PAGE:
But I’ve been thinking about my blogging. It started out as a search for affirmation. I hadn’t written for a long time and I needed to know whether I could write worth a damn. Now I know there are 30, maybe 40 people out there who like the way I write. Some of you are even kind enough to say so. And some of you are scathing, but funny. Of course it’s all about the comments. There’s this sense of community. People we know, cyber-presences we even like, without the need to be polite or to get dressed when you interact. People who are around without ever actually getting into each other’s space. Perfick, as Pop Larkin might say. Quite perfick.

Thanks for dropping by, folks. Getting to know you has been good.

What next?

I’d love to be a writer. A person who makes a living by writing. I’d love to write stuff that’s clever, put together words that can stir the reader, make him think, laugh, react. And at the end of it, earn his admiration. A good writer. A story-teller, a thinker.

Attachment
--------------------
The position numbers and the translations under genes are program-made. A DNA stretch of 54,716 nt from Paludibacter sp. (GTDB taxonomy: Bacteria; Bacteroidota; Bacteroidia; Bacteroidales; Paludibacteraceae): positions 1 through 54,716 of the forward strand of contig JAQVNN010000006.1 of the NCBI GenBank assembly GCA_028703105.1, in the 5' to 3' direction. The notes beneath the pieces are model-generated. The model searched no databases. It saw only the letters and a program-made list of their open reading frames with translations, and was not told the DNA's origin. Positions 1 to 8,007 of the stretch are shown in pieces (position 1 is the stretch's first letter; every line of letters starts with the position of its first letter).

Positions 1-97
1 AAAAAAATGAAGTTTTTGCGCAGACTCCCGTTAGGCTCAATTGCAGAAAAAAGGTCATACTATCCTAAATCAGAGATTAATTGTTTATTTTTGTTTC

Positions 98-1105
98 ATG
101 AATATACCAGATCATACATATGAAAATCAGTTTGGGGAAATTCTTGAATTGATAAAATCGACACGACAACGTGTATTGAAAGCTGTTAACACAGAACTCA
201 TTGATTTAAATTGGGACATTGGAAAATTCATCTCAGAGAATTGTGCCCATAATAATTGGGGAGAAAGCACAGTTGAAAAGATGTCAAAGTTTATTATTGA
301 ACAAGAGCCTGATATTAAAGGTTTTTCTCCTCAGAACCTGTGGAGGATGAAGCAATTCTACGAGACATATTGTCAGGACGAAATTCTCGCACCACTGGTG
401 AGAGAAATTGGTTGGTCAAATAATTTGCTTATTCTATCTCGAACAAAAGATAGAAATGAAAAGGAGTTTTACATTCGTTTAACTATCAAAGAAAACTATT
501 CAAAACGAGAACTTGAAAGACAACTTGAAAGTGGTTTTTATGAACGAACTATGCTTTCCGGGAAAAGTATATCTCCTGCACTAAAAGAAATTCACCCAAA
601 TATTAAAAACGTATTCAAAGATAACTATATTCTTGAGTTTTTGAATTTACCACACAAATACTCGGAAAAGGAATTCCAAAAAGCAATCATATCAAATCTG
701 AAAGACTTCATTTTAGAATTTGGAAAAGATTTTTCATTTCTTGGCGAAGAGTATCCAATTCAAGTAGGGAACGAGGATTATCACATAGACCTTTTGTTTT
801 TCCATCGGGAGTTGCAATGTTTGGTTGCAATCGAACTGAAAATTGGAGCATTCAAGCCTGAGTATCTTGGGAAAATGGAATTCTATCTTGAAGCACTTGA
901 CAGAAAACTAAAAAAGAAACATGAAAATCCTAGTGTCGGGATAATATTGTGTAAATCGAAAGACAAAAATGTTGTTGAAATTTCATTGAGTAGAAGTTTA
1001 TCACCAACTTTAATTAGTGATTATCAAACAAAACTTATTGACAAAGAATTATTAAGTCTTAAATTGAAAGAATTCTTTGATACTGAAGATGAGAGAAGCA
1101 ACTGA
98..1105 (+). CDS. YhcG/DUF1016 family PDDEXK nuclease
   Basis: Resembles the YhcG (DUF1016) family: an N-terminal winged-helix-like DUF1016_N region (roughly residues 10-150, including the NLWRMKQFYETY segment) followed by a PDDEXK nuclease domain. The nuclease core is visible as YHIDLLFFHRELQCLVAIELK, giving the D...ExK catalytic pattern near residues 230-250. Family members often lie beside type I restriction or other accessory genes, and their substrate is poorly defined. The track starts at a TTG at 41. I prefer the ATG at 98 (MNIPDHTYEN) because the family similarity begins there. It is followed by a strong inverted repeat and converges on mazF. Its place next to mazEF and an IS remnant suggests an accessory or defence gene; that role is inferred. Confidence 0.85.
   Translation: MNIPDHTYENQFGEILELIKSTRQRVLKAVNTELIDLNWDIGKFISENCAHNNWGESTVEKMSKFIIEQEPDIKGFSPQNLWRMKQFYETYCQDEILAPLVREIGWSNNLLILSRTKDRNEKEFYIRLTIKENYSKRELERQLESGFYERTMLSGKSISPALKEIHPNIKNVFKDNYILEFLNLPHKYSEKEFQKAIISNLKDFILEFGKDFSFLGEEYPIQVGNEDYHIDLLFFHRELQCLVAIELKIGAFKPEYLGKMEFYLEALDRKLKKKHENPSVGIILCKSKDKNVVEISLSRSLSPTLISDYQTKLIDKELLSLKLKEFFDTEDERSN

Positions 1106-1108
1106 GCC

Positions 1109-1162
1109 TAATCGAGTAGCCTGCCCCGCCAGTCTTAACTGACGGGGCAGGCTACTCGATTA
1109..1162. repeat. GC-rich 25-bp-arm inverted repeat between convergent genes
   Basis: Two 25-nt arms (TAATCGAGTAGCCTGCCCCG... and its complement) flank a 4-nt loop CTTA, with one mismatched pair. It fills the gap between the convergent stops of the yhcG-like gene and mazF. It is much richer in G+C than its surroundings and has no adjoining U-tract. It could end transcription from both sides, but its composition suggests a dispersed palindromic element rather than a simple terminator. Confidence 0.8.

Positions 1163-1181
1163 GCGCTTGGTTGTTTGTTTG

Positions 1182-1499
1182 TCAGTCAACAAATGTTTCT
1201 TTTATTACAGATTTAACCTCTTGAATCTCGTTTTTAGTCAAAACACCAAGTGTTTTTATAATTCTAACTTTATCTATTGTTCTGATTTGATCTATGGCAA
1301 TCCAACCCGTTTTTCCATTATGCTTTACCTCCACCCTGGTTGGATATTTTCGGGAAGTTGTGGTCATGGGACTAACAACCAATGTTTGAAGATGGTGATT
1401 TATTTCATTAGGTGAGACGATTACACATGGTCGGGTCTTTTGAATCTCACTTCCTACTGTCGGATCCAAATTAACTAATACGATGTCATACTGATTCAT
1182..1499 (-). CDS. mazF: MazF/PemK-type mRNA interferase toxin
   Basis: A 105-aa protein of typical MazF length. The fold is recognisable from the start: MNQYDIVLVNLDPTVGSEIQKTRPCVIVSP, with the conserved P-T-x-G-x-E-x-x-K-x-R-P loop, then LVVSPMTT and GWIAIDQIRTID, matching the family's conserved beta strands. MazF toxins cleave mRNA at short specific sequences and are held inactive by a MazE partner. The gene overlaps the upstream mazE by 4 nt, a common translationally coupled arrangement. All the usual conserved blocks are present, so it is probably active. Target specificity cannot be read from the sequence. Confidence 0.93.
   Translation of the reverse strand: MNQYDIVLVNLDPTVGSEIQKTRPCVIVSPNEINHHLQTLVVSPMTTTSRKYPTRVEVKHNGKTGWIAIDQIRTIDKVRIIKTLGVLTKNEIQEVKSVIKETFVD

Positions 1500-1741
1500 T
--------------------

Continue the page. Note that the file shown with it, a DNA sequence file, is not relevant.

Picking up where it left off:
That means work. Research. Thinking. Planning. Plotting. Writing. Reviewing. Re-writing. And the business side – finding an agent, a publisher, all that jazz. It’s a long process, it doesn’t happen overnight (unless you’re Siddhanth Dhanwant Shanghvi and get a good press for the most utter mush.)

Because after all, I want to be a successful writer. Of course, being read is itself a kind of success. But do I have the stomach to spend a year or two writing a book, getting it published, then watching it sell 1322 copies in three years? It would kill me. Because I’ve had things easy in life, I don’t know whether I have it in me to buckle down and go through the grind. There’s no fire in my gut, I don’t really want anything badly enough.